Roeland Park, other cities must be more efficient
12/17/2013 5:56 PM
12/17/2013 5:58 PM
Top Roeland Park officials need to react proactively to the recent loss of a sales tax election.
Mayor Joel Marquardt and others should look for ways to trim the cost of local government, trying to keep taxpayer expenses in line with revenues.
City officials must be on the lookout for how the city can be more efficient, especially by sharing costs of public services with other cities or with Johnson County government. That’s already happened with some trash service in the city.
Roeland Park is in this situation because voters last week narrowly rejected a .35-cent sales tax increase. Before that, voters in 2012 killed a hefty three-quarter cent tax request.
Between elections, city officials did boost the property tax rate in Roeland Park.
All of these efforts are being undertaken to replace hundreds of thousands in sales tax receipts that the city expects to lose when Wal-Mart leaves its Roeland Park store and heads for a taxpayer-subsidized location in Mission.
Hiking taxes should not be the only way to balance the budget in Roeland Park. City officials should be challenging leaders of other small cities in northeast Johnson County to expand the ways they work together to most effectively use public funds.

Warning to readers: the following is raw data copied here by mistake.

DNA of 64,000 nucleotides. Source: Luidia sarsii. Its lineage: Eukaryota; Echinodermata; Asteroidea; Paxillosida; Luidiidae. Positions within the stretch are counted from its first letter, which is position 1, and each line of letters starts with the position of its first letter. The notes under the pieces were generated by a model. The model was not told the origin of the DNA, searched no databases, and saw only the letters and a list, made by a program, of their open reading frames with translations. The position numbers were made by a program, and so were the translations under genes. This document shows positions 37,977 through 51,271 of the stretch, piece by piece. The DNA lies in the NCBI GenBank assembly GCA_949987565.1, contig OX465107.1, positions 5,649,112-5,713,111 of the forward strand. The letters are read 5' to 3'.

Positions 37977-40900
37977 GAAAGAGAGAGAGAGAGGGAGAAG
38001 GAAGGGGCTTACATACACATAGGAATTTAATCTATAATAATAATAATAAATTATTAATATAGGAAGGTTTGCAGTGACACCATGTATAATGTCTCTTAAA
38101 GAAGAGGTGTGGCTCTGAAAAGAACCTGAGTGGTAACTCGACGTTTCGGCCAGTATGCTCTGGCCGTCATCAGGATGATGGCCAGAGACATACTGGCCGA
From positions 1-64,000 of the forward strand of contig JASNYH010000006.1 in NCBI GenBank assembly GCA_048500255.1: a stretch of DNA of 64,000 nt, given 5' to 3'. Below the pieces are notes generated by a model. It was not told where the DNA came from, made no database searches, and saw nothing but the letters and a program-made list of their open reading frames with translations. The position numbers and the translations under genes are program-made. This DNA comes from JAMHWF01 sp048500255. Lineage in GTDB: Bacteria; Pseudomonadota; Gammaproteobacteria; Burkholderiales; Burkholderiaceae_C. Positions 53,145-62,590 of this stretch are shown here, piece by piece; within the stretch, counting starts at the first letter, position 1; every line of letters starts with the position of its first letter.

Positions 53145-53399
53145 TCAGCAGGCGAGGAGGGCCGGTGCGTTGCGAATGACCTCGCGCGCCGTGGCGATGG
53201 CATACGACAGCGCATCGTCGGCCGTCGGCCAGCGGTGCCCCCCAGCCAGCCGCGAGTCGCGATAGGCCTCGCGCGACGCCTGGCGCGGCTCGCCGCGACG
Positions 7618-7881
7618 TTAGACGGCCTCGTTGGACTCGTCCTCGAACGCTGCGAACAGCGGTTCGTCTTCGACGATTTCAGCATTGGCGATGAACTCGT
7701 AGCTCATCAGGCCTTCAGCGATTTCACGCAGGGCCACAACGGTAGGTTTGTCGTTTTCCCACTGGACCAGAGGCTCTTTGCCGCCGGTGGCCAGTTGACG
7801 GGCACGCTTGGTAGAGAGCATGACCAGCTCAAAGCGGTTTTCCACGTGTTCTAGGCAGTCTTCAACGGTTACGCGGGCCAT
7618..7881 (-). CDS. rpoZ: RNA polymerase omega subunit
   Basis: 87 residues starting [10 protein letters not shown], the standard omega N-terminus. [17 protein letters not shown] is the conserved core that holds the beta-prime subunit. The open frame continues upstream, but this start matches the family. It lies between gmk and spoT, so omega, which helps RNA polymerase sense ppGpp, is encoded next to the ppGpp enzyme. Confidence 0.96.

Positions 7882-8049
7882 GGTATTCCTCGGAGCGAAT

At some point, that could lead to reviews of how many police chiefs, police buildings and officers — to take just a few examples — are needed to provide strong public safety in that part of the county. Could a combined force cover the area and provide resident-pleasing services at a lower burden on taxpayers?
The trick now is to make it a higher priority to find ways to share services, pare city spending and work in the best interests of residents.
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